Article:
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Travel to the South and the Caribbean is not out of the question—just approach your trip prepared.

With Houston still recovering from Hurricane Harvey and the Caribbean and South Florida bracing for what could be the record-breaking impact of Hurricane Irma, our thoughts are with those affected and in the paths of these monster storms.

Of course, there are travel lessons to be gleaned from this tumultuous time.

We spoke with industry experts about what travelers need to know during hurricane season and how they can best prepare to minimize delays and inconveniences when they venture out during this time of year. The bottom line: Be flexible. Even if it means postponing that trip about which you’ve been dreaming, safety always should come first. 

1. Trust the forecast and consider changing your plans

For years, poor forecasting models left thousands of travelers stranded at airports during big storms. Recently, however, the models have improved dramatically, giving airlines—and travelers—the time and opportunity to prepare for the worst in advance.

In anticipation of Hurricane Harvey, for instance, most major airlines waived change fees and enabled passengers to rebook different itineraries at different times. This already is happening with Hurricane Irma; reports indicate that American Airlines also has waived change fees for flights to the Caribbean later in the week and that others may start pre-emptively canceling flights by Friday

Doug Yakel, spokesman for San Francisco International Airport, says that when extreme weather prompts airlines to offer passengers the opportunity to change flights for free, passengers should take it. 

“The reality is that no airline wants to put passengers in a situation where conditions are not safe or acceptable,” he says, noting that most airlines and airports publish breaking news-style notices about storm-sparked change fees front-and-center on their websites. “The easiest way to minimize disruption during storms like this is to rebook and try to travel again once the weather has calmed down.”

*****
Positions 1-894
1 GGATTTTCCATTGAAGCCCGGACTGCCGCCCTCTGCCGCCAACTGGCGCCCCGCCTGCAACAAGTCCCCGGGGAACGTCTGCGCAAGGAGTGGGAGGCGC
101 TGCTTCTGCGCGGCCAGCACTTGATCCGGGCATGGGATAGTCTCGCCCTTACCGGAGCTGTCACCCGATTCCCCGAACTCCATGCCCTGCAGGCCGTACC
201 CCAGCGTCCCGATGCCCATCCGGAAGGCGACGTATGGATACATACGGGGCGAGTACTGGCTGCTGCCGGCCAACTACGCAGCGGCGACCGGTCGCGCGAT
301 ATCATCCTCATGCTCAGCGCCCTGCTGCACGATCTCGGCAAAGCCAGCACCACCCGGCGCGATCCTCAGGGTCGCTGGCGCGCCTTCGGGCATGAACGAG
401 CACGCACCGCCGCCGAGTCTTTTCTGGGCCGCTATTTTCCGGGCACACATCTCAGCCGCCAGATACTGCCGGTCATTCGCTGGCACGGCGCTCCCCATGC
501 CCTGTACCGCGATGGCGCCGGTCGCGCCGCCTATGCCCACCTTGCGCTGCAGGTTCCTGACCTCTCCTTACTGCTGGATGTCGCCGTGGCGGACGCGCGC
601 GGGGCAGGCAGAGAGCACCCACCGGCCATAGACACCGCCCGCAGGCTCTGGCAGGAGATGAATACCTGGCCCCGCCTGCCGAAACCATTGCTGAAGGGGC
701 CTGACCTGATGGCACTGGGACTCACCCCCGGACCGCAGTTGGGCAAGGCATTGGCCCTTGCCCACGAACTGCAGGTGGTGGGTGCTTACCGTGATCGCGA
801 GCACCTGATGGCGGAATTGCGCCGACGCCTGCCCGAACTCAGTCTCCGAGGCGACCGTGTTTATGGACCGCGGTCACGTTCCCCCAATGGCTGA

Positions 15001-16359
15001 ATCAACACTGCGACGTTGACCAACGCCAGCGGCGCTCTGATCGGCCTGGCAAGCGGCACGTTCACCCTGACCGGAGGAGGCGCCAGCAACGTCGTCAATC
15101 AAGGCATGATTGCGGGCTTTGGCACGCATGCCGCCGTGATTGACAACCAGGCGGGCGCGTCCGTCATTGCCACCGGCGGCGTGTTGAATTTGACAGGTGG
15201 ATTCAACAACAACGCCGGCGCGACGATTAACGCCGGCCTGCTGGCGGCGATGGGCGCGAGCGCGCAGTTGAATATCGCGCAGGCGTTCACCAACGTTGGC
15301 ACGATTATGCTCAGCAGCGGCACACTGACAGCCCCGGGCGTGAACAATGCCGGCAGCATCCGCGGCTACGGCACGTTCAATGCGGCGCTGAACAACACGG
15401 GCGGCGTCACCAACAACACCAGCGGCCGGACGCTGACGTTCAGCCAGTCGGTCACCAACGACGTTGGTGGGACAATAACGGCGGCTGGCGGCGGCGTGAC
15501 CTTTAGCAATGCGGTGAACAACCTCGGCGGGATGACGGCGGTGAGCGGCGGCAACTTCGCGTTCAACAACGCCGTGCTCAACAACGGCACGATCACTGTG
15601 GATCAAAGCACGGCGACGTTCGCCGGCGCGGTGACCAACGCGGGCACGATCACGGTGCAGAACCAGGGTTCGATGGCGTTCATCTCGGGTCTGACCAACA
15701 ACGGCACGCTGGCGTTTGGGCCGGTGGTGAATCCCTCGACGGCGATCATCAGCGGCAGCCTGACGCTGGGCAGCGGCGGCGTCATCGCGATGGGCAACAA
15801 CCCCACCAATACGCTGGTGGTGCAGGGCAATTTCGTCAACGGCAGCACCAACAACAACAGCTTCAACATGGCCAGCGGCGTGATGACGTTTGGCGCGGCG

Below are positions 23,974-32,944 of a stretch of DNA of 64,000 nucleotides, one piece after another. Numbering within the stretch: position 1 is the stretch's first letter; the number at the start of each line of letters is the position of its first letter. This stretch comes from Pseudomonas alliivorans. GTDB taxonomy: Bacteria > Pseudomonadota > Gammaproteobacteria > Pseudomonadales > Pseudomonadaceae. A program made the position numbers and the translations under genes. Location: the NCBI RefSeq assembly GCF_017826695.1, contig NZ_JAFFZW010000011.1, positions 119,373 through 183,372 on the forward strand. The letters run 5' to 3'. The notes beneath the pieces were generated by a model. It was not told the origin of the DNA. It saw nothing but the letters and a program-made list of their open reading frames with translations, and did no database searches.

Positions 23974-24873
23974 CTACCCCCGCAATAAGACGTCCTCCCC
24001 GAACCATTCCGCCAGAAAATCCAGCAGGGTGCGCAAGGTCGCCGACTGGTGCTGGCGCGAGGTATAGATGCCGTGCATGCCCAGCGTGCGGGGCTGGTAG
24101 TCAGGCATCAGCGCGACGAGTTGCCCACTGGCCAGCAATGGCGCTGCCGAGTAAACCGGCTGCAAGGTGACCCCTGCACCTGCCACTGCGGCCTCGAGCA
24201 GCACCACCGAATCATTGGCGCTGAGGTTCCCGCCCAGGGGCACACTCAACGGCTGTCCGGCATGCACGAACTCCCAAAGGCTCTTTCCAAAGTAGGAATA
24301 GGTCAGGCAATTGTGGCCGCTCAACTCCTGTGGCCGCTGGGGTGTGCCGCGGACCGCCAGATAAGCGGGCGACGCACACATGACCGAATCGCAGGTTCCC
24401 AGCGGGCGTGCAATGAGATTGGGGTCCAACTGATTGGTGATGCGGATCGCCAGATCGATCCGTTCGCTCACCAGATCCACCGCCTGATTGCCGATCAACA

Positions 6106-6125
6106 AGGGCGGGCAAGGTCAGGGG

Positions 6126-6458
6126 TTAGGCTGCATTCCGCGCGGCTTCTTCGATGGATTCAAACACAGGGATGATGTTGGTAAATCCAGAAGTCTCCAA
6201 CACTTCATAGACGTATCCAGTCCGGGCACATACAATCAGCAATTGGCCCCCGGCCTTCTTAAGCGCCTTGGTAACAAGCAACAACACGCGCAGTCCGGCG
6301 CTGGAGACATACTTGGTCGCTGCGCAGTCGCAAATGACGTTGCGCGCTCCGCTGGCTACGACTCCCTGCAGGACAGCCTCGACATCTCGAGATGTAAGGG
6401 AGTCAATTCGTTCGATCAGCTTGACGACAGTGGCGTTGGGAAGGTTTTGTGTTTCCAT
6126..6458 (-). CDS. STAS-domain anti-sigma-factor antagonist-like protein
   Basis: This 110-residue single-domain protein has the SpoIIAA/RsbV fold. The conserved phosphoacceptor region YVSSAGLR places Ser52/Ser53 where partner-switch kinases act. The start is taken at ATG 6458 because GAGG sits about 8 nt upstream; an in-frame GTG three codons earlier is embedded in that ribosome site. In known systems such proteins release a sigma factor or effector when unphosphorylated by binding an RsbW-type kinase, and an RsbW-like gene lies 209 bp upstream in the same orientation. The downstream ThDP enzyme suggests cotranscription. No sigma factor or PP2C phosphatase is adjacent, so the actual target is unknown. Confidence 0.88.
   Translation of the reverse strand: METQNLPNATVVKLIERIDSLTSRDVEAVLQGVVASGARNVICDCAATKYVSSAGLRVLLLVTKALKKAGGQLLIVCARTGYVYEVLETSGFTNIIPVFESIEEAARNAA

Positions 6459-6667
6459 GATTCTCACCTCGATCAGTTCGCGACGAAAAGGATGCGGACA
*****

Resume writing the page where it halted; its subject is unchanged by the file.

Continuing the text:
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How do you know when to change plans? Obviously, the answer will be different for everyone. Monitoring evacuations is always a good bellwether—if local governments are telling locals to get out, you probably don’t want to be dropping in as a tourist.

A second option: purchasing refundable tickets, which allow you to change plans with no penalty.

2. Consider travel insurance when booking a trip

Travel insurance is another great way to minimize risk during hurricane season, and, in most cases, it gives you an out for canceling the trip and can reimburse you for the cost of your trip.

The catch? You need to buy these products before you leave for your trip. 

According to Stan Sandberg, cofounder of TravelInsurance.com, the very best policies are comprehensive policies with “Cancel For Any Reason” upgrades, which enable travelers to cancel their trips for any reason whatsoever and reimburse them for up to the full amount of the policy. Sandberg notes that policies that offer hurricane trip protection usually reimburse travelers for cancellations that occur prior to the original travel dates and weather-related interruptions during the trip.

Phil Sylvester, a travel safety expert with World Nomads, agrees and says it always pays to look ahead: “It’s too late to get coverage for Irma because it’s a declared hurricane and Florida has declared a state of emergency,” he said Tuesday. “But there’s another tropical storm already brewing in the Atlantic—Jose—and it has not been declared a hurricane, so most insurers have not declared a cut-off date for coverage.” Yet.

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3. Think outside the box

The third and final option for ensuring smooth travel during hurricane season is to think creatively about the travel you wish to take.

For some travelers, this might mean booking two refundable itineraries so they have a backup if the primary plan is jeopardized. For other travelers, it might mean opting to travel outside of potentially affected areas during hurricane season (which runs from June 1 to November 1) or perhaps changing the destination completely.

Still, other travelers may consider a different kind of vacation to bake flexibility into the mix.

“Cruise ships are often your best form of travel during hurricane season,” said Sally Black, a travel agent and founder of VacationKids.com. “Unlike a resort that’s a sitting target, ships can usually switch course and move.”

However you choose to approach travel for the rest of this hurricane season, consider this: Predictive data from the National Oceanic and Atmospheric Administration suggest we’re due for at least a few more extreme weather events before Halloween. Consider yourselves warned.

>>Next: Should You Cruise During Hurricane Season?